We take our places at the table and wait for Joe, Mr. Cav's, to come home from the hardware store, wash his hands, sit down and serve himself. Then, we could eat.

First the rich tomato sauce, served over pasta, usually zitti.

So good so rich so much flavor so much beef fat...sometimes the sauce was made with meatballs and sausage and bra-zhul. These were the days before anyone had heard of cholesterol or gave two shits about their mid line.

Ok, next, remove the pasta from the table and bring on the braciola !!! An anxious air hung over the table...who gets the egg this week?


I've never made a braciola but I've talked about it enough over the years and last year I cycled with an Italian guy from Jersey whose new girlfriend was pulling her hair out over how to make the perfect braciola so she could be accepted into the fold and win the heart of her man.

Well Honey, try the following recipe which is penned by Lidia Matticchio Bastianich.

This dish is truly an act of love. Check it will take hours to prepare and that jives with my memory of Sunday braciola at Cathy's.

Good luck, enjoy and let me know how it turns out. Jenise

Monday, March 10, 2008

An Oyster Eating Shindig

I epicurioused and came up with Bob Flays,


Hot, sweet, pretty and easy the recipe was a hit and so was Marin, the x of Deb's, who, turns out, is an x oyster shucking competitor.

Oyster shucking as a sport ? Not long after moving to Seattle in 1996 I met the Lance Armstrong of oyster shucking, Xinh Dwelley, a five time winner of the West Coast Oyster Shucking Championship.

Xinh operates a restaurant in Shelton WA, Xinh’s Clam and Oyster House. When travelling that way include a stop for dinner. Great seafood with an Asian flair and a good reason to take in the wilds of Shelton.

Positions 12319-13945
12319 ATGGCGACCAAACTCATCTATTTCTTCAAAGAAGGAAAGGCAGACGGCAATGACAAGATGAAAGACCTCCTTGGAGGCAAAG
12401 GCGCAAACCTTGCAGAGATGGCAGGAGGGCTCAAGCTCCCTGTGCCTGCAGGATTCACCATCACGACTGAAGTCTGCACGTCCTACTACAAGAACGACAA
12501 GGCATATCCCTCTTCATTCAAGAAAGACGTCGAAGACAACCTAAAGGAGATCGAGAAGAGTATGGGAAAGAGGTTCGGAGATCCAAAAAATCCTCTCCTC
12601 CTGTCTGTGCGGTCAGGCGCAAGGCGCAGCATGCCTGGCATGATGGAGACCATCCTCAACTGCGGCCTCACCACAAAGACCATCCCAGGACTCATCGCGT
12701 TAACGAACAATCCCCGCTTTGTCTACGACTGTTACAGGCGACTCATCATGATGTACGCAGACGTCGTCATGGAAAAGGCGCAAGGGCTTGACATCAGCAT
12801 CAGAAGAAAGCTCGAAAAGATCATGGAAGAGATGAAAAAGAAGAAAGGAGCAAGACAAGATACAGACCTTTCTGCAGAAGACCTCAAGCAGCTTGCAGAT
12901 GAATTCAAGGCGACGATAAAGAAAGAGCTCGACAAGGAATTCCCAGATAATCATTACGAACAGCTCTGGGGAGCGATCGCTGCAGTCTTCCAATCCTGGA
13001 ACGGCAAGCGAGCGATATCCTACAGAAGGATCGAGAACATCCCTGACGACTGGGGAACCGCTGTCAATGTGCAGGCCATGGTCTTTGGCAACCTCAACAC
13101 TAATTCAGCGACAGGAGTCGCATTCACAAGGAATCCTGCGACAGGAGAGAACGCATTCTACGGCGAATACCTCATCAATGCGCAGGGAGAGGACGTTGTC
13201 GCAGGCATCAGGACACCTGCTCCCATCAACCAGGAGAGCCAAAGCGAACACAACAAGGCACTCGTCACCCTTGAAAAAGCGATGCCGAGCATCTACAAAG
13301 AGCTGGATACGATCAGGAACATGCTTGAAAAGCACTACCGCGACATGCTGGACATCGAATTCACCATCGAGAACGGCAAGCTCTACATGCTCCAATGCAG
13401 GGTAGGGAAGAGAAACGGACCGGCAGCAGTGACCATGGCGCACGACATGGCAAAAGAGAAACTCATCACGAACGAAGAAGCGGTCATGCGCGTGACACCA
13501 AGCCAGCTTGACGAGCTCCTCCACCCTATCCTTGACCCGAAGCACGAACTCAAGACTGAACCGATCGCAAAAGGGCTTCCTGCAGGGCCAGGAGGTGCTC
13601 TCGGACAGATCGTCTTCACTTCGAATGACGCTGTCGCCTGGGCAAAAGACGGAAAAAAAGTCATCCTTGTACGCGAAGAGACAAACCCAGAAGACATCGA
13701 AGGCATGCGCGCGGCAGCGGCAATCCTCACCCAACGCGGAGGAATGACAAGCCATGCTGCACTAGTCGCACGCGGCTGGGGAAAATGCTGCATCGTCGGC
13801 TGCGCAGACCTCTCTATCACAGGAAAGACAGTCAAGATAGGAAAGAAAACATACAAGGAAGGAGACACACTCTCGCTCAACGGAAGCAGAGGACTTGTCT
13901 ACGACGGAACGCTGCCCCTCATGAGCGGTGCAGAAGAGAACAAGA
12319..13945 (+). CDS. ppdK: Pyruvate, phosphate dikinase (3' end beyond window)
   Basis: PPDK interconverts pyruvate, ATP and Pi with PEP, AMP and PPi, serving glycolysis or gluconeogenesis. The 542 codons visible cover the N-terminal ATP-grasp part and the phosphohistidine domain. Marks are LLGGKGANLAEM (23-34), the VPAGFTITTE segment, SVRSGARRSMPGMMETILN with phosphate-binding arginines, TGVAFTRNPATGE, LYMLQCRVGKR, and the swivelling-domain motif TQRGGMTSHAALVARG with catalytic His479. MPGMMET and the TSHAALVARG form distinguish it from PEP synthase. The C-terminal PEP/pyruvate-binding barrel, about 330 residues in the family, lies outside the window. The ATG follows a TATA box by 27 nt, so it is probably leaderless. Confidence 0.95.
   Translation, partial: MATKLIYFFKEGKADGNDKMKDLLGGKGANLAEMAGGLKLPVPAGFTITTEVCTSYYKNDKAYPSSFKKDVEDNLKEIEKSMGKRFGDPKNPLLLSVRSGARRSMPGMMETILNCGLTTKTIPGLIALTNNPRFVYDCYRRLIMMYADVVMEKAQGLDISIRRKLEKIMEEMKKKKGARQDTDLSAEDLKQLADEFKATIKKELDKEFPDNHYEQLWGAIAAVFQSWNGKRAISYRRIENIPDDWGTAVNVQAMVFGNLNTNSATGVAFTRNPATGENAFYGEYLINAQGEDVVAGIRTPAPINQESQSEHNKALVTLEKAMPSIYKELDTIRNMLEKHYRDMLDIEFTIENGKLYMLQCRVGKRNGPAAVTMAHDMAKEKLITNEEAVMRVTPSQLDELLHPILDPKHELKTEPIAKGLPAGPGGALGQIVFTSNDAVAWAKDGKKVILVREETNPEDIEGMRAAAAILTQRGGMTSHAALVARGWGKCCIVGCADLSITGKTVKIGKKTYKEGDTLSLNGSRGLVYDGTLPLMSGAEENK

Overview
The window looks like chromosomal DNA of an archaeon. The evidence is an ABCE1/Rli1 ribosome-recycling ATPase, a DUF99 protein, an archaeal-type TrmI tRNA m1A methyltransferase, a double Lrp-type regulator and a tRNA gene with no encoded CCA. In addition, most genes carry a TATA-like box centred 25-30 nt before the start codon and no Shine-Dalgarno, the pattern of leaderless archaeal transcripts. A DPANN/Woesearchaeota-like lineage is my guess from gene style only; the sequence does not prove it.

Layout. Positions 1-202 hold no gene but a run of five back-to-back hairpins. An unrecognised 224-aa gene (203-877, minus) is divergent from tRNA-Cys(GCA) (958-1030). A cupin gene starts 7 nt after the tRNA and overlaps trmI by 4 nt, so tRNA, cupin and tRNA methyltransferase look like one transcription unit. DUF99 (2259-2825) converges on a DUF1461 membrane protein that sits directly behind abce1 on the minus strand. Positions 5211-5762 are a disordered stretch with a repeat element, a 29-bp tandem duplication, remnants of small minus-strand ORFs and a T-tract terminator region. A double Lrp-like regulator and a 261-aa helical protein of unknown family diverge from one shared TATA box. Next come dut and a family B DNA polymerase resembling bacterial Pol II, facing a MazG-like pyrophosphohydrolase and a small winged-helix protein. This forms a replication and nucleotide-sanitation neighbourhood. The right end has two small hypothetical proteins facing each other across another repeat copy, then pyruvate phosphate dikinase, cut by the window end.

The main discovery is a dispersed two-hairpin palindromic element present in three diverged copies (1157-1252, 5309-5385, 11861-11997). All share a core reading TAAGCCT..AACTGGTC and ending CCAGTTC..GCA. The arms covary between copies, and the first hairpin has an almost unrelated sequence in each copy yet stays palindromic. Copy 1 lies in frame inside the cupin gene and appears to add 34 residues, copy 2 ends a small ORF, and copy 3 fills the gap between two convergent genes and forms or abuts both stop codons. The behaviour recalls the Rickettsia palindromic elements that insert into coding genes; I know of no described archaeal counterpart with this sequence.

Another dish worth mentioning was the kale I made - before sauteing and steaming the kale I first browned a small amount of sweet Italian sausage, then added the kale, salt and pepper and it was excellent. Served it with a smoked salmon fettuccine.

Bought the oysters, salmon and kale at the farmers market earlier that day.

It's oyster time of year in the Northwest and I urge you not to miss out on the 2008 harvest. Slurp....until next time....Ciao

Thursday, March 6, 2008

Breakfast ???

Today a cauliflower onion frittata for breakfast and tomorrow, a wedge of the same served with a glass of wine for dinner.

I love frittata's for their versatility and artfulness. So lovely is a piece of Spanish tortilla; a different name for a similar dish.

Such a perfect food. This a.m. my cupboard - bare -
What's in the frig? aging head of cauliflower, half an onion, 6 eggs and a bottle of spicy olive oil.

You know the drill...saute the onion and cauliflower in the oil...add salt, cook until soft.

Beat the eggs with a tad more salt and a few grinds of pepper.

Turn the veggies up to medium heat and pour the eggs into the pan.

Cook the bottom half and then broil off the top (or flip and cook) then plate the gorgeous pie.

The perfect vehicle for olive oil. I love frittata's for their versatility, absolute beauty, their taste and nutritional value.

Crack the eggs, grab the wisk and start cooking.